One of the things I haven’t really posted much about is the fact that Colman suffers from ADHD. It’s thought that more than ten percent of children who have complex congenital heart defects also have ADHD, which is a much higher percentage than children in the normal population. I’ve been told they think there’s some correlation between open-heart surgeries, repeated stints on heart bypass, extended intensive care stays or all of the high-powered drugs given so early in life, but they’re not sure what the culprit is. Maybe Colman would have ADHD regardless of his heart defects. That’s certainly a possibility.
Colman’s always been a tad…difficult. I can remember several times Kevin and I looking at each other, like, What the hell?
Then from the time Colman was about five years old on, we’d visit Dr. Rogers, Colman’s cardiologist. And after reading Colman’s EKG, checking blood pressures, oxygen saturations, listening to his heart, checking pulses and palpating his liver, Dr. Rogers would say, “Now, you know, Mrs. Collins, children who have complex CHDs like Colman are much more likely to have ADHD.”
“Really? That’s interesting,” I’d say, as Colman climbed all over Dr. Rogers, invading his personal space by hugging him, kissing him and wiping his nose on Dr. Rogers’ tie.
(This is one of the reasons I think pediatricians should not wear ties. If heart moms ruled the world, I can tell you all pediatric doctors would go tie-less or wear bow ties.)
Of course, I knew Colman had ADHD. We’d already been to a child psychologist and were practicing behavior modification. But as Colman began to get bigger, his inability to focus only got worse. ADHD medication was a hard decision for us because, one, he was already on daily medications for his heart. And, two, I felt like the last thing he needed was a stimulant. But Colman was constantly in trouble–at school and at home–and I told Kevin that if we weren’t going to medicate him, then we had to quit yelling at him to focus because that’s like yelling at someone who has a broken leg to run faster. It isn’t happening. Kevin and I really talked about it and decided that if it came to our attention that Colman needed glasses, we wouldn’t not get him glasses. (Nice double negative!) To me, it’s the very same thing. Finally, with help from Colman’s second grade teacher and our pediatrician, we put Colman on medicine, and it’s worked wonders for him. That’s the thing, though, you don’t know if it will work until you try it.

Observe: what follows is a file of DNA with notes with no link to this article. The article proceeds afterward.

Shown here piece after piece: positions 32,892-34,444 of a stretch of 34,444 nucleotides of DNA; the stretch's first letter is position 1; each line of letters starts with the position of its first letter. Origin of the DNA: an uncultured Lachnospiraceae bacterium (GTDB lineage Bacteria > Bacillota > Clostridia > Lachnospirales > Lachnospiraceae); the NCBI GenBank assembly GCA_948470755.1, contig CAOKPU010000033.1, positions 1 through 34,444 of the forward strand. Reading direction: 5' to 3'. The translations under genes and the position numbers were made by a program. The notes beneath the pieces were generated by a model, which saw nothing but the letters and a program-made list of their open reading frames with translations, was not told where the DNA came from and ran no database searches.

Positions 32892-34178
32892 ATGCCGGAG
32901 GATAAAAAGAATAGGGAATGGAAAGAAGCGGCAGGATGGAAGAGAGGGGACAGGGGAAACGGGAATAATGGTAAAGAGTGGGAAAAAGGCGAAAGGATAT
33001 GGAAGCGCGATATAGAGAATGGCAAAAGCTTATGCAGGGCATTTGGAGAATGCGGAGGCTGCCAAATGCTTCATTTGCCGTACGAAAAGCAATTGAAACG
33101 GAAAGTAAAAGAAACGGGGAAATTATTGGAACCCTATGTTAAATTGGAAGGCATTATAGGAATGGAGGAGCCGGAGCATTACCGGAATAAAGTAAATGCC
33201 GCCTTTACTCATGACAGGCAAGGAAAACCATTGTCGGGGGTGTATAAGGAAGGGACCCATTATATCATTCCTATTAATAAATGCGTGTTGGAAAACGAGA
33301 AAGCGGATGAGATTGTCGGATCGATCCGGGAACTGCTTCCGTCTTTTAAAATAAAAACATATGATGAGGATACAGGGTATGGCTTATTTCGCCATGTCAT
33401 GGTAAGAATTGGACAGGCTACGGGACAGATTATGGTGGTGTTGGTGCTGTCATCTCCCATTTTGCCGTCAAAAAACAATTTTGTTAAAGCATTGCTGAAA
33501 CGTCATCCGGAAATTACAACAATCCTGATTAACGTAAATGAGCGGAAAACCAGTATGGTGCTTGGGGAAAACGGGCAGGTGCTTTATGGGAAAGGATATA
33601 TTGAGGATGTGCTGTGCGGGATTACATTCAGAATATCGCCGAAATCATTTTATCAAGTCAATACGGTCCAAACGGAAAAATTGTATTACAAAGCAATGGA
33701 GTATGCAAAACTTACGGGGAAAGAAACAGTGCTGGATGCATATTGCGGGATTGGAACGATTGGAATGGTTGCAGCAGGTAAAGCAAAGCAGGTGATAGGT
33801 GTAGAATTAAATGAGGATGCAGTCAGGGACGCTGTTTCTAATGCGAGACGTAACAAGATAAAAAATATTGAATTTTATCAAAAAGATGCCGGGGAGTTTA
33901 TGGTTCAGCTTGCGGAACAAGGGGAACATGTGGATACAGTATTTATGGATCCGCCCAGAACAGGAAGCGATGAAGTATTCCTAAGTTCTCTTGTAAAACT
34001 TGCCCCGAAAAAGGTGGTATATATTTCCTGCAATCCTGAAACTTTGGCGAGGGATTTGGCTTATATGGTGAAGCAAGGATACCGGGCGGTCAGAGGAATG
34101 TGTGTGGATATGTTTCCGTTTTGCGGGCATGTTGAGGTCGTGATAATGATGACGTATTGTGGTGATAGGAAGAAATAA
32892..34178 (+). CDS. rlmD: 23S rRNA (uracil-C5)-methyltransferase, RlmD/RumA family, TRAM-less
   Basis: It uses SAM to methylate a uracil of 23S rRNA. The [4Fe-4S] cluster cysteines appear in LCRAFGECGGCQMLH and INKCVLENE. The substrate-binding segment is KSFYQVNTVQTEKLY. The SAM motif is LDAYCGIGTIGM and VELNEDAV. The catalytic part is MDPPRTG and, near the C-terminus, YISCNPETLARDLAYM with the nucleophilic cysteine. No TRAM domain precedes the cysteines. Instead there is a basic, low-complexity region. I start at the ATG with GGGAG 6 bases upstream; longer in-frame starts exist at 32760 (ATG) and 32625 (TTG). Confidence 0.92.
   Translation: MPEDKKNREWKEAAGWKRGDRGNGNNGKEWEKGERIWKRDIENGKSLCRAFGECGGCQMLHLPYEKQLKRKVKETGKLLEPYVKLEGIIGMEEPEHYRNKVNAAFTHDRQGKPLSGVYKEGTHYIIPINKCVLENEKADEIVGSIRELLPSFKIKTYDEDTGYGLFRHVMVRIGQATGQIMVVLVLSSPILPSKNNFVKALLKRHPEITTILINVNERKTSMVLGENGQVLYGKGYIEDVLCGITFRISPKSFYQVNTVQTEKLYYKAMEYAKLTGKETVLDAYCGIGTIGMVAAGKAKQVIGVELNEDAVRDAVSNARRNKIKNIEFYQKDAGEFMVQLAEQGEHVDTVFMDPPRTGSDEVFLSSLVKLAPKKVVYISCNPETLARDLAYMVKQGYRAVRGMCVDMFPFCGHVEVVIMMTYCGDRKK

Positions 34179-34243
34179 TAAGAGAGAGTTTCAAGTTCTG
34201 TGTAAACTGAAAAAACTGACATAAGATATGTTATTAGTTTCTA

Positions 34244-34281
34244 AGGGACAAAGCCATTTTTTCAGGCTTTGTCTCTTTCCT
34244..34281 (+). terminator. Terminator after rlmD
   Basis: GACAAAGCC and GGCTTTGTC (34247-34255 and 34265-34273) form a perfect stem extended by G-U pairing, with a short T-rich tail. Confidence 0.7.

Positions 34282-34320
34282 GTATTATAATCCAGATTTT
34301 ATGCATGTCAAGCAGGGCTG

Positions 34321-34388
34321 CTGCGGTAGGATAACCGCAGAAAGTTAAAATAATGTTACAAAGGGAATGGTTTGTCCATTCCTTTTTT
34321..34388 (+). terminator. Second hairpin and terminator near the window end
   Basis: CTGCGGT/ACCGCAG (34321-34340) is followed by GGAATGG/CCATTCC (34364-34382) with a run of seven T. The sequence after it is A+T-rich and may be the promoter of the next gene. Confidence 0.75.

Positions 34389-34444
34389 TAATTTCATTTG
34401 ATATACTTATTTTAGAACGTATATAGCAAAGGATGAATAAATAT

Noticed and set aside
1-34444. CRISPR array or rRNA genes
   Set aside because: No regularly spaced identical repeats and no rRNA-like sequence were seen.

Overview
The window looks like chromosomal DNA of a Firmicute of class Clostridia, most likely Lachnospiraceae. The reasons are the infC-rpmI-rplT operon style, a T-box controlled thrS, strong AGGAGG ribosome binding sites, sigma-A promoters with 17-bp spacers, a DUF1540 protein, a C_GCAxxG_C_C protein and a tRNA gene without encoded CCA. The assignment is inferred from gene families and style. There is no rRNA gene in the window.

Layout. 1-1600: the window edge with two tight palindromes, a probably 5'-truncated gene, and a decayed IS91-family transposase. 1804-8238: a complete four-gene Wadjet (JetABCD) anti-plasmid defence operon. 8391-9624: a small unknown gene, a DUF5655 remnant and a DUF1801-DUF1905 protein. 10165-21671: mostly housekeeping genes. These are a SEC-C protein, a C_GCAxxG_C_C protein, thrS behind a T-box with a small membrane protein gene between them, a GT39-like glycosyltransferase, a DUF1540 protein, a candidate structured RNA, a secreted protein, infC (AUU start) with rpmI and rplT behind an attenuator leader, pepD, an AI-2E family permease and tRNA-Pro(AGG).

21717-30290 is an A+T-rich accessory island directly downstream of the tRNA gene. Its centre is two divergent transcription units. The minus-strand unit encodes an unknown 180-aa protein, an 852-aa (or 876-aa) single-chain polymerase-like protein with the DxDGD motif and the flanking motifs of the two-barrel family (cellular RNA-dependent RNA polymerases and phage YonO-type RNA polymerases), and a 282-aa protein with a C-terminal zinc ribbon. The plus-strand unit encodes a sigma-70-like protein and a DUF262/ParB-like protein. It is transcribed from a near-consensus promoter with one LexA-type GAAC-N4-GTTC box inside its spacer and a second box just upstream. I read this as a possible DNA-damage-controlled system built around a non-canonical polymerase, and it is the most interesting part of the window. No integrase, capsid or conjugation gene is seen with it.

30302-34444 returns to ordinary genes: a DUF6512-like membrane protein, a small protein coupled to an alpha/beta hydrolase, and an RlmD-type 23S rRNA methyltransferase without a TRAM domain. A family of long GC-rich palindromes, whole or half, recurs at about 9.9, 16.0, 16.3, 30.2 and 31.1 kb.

It’s not perfect. There are still times that Colman has a difficult time. And that’s what happened this morning. Colman hopped on the bus to summer school, excited about his field trip to the Toyota Plant today. Then I noticed I had a missed call from his elementary school at 8:10. It was Colman.
“Mom, I didn’t get to go on the field trip because I didn’t wear the right kind of pants,” he said, his voice on the verge of tears. “Can you come pick me up? Bye.”
I called the school and spoke to the woman in the office. Colman had been instructed to wear long pants and closed toe shoes for the field trip. (He had on tennis shoes, but he was wearing shorts.) The bus left without him.
I swung by school and picked him up. Colman was sitting in the office crying. I said, “Hey, buddy. I didn’t know about the pants. I’m sorry.”
“I’m just so stupid,” he said.
“You’re not stupid, but I hope this is a lesson to you that there are consequences to not paying attention to the things you want to do. As you get older, you’re only going to have more things you’re responsible for. Not less. I was asking you this morning, ‘Is there anything you need for the field trip? Lunch? A snack?’ That would have been the time to speak up and say, ‘You know, Mom, I’m supposed to wear long pants.'”
Poor guy. I’m kind of at loss on what to do to help him remember the important stuff. I always ask about his day. And by asking about his day, I always ask “What was your favorite part?” and “What was the worst part?” Because if I just ask, “How was your day?” I will get a quick “Fine” in typical boy fashion. No details. No insight. Unless I ask that question of Kevin. Then I get a minute-by-minute account. Sometimes more than once. 🙂
I don’t know. I was thinking of getting him some Post-It notes for reminders, but he’d probably just lose the stacks of Post-Its. Or telling him if it’s something he’s supposed to remember to tell me, that he can write it on his hand in ink?
I’m open to ideas. Anything to not have to see those big blue eyes brimming with tears of disappointment like I saw this morning. What have other ADHD moms found to be helpful? What are some good ways to help children remember who are constantly forgetting?
We’ve already taken the word “forget” out of our vocabulary and tried to put more emphasis on the word “remember” because I think that’s a more positive way to look at it.